To The FemmeMobile! Away!

{May 14, 2010}   Argumentative shut-downs

So. I’ve been reading blogs and comments pages and things, and something I’ve noticed is how, somehow, argumentative shut-downs seem to work. Now, that’s the point of an argumentative shut-down: to shut down the conversation. To shut the other person up. They’re used when a topic is uncomfortable to the person in societal privilege. So, for instance, it’s used by men toward women.  By white people toward people of color. By straight people to gay people. By gay people to trans* people. By gender normative people to gender queer people. By able-bodied people to disabled people, by young people to old people, by pretty people to ugly people, by skinny people to heavy people, and so on FOREVER.

Recently, I learned a lot about argument shut-downs because I had a friend involved in Race!Fail, and she, lovely person that she is, taught us about racist arguments and attitudes and things, and BOY DID I LEARN A LOT. Including things about privilege and how to spot when someone is using a shut-down. Which I have seen frequently in the butch-femme blogs of late.

I was going to post a handy-dandy list of how to spot a shut-down, but instead I’m going to provide you with an awesome link:


Everyone should go read it! Not only does it get the point across, it’s also hilarious. That said, I’m still going to talk about the shut-downs I’ve seen most often. (I’m not nearly as funny as the Derailing for Dummies guy, though.)

1. The Tone Argument.

We all know it. It goes something like this: “I am not responding to the rest of your patronizing comment. You clearly do not engage with respect.” Is this true? Absolutely, could be. But mostly, it’s a way to stop arguing, used by people in power. See, here’s the thing: if the person who holds the privileged viewpoint cannot be proven wrong, they are then right. Theirs is the privileged viewpoint. If they refuse to argue, they cannot be proven wrong — and so they win the argument. This is the tone argument, because they’re not refuting anything that the other person has said: they’re saying, “I don’t like that tone of voice, young lady. I’m not speaking to you anymore.” It’s condescending, belittling, and gets someone out of an argument they don’t like without having to actually think about whatever it is they’re uncomfortable with. Another example is one I actually wrote: “[…] when people aren’t used to reading things in capitals it doesn’t come across as emphasis but rather as screaming, attacking, and/or condescension.” While I wasn’t stopping the argument there (and therefore it’s not really the tone argument), I was suggesting the tone might be modified. I’m pointing this out so you can practice noticing! If you see something like this when someone IS stopping the argument, it’s the tone argument.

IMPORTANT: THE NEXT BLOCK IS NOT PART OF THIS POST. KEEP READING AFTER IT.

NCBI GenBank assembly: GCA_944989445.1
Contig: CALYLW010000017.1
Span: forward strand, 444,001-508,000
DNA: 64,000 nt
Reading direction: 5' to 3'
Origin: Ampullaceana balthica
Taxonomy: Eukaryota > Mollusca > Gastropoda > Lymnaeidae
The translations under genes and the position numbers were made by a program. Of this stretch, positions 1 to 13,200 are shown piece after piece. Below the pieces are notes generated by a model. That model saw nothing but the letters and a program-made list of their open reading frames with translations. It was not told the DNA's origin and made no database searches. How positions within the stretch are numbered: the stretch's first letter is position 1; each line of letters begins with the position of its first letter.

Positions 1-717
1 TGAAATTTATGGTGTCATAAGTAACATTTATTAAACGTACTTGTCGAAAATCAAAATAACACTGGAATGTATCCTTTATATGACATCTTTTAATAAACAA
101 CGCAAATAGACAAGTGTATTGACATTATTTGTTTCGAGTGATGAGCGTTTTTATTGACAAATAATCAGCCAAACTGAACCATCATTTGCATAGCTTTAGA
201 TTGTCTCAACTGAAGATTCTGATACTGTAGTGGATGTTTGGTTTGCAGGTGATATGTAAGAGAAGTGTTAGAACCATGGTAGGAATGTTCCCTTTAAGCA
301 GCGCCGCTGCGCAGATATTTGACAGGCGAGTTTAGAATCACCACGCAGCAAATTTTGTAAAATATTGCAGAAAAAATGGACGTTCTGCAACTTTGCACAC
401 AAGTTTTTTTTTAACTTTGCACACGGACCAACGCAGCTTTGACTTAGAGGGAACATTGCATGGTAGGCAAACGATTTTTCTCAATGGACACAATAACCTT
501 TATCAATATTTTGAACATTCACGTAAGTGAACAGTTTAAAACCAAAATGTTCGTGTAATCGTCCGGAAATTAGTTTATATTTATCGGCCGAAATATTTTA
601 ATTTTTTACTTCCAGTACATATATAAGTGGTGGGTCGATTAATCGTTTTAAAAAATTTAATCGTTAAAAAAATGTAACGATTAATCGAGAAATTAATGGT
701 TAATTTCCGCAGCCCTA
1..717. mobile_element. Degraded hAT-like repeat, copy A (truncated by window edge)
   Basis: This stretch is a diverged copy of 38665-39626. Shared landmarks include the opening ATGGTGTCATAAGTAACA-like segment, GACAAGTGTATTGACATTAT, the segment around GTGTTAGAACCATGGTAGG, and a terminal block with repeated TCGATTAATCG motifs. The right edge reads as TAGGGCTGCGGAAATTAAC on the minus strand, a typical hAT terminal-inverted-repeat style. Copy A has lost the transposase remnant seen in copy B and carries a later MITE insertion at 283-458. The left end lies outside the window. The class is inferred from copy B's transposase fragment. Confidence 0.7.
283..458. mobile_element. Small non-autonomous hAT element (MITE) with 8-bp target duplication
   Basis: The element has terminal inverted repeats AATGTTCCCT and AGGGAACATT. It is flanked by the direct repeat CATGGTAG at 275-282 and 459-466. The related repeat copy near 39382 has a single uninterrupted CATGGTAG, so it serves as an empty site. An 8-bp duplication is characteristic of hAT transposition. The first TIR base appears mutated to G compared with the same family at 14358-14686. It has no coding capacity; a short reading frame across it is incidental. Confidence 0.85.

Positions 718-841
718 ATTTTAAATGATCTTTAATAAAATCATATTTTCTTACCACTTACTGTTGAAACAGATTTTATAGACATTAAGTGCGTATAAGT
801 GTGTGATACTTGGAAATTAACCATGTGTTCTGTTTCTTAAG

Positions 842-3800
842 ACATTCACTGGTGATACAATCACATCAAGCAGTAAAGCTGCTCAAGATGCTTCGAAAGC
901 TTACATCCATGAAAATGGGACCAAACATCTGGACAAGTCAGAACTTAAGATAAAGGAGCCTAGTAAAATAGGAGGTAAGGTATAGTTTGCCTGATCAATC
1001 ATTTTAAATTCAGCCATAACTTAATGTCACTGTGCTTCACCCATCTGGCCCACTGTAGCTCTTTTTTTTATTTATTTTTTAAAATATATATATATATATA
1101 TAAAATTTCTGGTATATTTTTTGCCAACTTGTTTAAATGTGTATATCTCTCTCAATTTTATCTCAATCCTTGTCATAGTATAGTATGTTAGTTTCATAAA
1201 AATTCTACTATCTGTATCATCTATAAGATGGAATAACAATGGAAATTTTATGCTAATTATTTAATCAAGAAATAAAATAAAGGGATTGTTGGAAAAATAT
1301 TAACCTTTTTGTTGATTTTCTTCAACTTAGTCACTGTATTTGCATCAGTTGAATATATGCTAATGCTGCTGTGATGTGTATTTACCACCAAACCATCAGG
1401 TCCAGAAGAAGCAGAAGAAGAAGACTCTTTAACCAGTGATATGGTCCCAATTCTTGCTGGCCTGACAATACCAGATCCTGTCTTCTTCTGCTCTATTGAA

2. Why Should We Talk About Your Pain? I’m Privileged: Let’s Talk About Mine!